1. O’Sullivan S. Is It All in Your Head?: True Stories of Imaginary Illness. Other Press. New York, 2016. (Originally published in the UK in 2015)
    Actually, everything is all in our head
    Richard Loewenstein, M.D., Clinical Professor | The Trauma Disorders Program, Sheppard Pratt Health System; Dept of Psychiatry, U of Maryland Medical School
    Dr. Burke is to be commended. As someone who worked in consultation-liaison psychiatry and neuropsychiatry, before my current specialty, I am only too familiar with the problems Dr. Burke describes. At the present time, I specialize in patients with severe complex trauma and dissociative disorders: precisely the patients studied by Charcot, Janet, Freud and others. These are exactly the "thick chart" patients who are treated with condescension by many physicians and also nursing staff and other allied health professionals. And, indeed, we are beginning to understand a profoundly fascinating neurobiology that underlies these patients' suffering. They are also a potentially important window into understanding the relationship among (simultaneous) mind-brain-body conundrums. Typically, I wind up with the person described by Dr. Burke, demoralized and humiliated by interactions with medical professionals. They tell me, "they said this is all in my head!" I say, that's true, it's all in your head. After they stare at me in disbelief, I point out, if we drop a rock on my foot, I only "know" this is occurring in "my head". My brain/mind is where this information is processed. Now we have the problem of figuring out where the information originates: in the periphery, in the brain/mind, or multi-directionally. We know that mental states - and even socio-cultural factors - influence the processing and presentation of symptoms and illnesses to practitioners. My complex trauma patients grew up in settings where, "if the bone wasn't sticking out of my arm, I got no help". Their illness behavior is either "shouting so loud no one can hear them", or numb and avoidant. So we begin to share the uncertainty of figuring out together what is going on. Thanks Dr. Burke.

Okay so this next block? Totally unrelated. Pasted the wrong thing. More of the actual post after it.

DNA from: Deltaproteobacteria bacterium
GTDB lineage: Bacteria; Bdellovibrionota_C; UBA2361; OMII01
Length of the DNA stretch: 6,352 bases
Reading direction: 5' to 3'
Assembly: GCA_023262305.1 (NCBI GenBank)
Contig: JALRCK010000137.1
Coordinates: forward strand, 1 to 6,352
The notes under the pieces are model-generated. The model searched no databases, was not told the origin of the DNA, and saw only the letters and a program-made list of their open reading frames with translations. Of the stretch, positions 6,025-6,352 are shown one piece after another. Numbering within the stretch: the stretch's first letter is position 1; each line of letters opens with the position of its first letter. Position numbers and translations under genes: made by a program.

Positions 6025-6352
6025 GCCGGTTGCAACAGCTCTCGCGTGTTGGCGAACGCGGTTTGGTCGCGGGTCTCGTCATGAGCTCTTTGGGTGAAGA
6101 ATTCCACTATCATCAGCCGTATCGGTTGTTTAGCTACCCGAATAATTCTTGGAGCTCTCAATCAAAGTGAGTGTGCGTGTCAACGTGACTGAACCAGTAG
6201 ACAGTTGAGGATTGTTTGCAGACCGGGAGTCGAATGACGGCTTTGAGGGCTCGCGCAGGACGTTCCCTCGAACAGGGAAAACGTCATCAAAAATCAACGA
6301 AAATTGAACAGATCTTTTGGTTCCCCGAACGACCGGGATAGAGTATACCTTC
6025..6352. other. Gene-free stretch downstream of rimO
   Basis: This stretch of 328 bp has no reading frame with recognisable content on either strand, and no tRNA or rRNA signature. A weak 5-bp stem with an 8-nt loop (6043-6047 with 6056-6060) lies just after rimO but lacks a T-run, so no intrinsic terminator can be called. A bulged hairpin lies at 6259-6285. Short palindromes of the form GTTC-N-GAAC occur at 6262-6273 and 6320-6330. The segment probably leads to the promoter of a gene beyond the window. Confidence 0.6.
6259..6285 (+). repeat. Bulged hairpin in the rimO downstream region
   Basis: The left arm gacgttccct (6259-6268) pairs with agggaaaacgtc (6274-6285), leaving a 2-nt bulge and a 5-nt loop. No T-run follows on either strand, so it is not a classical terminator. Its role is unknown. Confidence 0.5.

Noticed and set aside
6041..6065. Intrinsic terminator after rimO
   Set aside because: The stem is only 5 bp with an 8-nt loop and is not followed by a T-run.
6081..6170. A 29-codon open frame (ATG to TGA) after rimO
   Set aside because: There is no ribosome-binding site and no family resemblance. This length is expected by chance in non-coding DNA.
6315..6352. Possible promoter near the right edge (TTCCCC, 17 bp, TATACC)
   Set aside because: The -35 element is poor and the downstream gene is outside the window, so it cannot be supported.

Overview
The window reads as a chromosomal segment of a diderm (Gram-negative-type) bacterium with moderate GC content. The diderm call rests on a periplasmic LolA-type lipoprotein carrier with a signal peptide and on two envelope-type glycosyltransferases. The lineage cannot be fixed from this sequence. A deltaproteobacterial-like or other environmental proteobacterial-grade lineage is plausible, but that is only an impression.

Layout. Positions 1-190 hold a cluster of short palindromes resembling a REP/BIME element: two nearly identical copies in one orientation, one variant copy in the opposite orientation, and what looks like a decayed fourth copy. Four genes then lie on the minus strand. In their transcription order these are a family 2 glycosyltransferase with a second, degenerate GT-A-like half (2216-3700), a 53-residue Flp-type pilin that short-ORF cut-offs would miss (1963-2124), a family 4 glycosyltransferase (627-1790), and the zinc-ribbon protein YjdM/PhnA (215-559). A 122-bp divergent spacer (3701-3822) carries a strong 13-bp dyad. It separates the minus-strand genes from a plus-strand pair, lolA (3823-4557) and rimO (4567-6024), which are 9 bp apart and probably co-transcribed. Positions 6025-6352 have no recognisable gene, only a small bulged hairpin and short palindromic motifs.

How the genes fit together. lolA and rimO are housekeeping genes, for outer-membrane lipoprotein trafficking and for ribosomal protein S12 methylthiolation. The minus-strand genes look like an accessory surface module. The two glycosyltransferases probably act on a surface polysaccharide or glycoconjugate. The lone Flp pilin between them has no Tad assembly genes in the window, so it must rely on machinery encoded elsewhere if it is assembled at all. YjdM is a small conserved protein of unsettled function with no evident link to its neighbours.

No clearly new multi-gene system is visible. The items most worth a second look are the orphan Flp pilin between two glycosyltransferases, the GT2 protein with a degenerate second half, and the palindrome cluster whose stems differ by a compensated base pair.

Non-organic, functional, psychogenic or unknown?
    Perminder Sachdev, MBBS, PhD, FRANZCP | Centre for Healthy Brain Ageing (CHeBA), University of New South Wales & Neuropsychiatric Institute, Prince of Wales Hospital, Sydney, Australia
    Dr Burke is to be commended for bringing attention to this important but underappreciated issue in medical practice. Physicians often feel threatened or inadequate when confronted with a problem they cannot adequately diagnose and treat. They are poorly trained to convey to patients the potential role of psychogenic factors, or are unable to devote the time needed for a proper evaluation and treatment of such patients. Their specialist training may also engender an incapacity to address the complexity of these cases. The remedy, as Dr Burke points out, is in better training and education, which should begin in medical school in integrated programs that do not separate mental health from physical illness.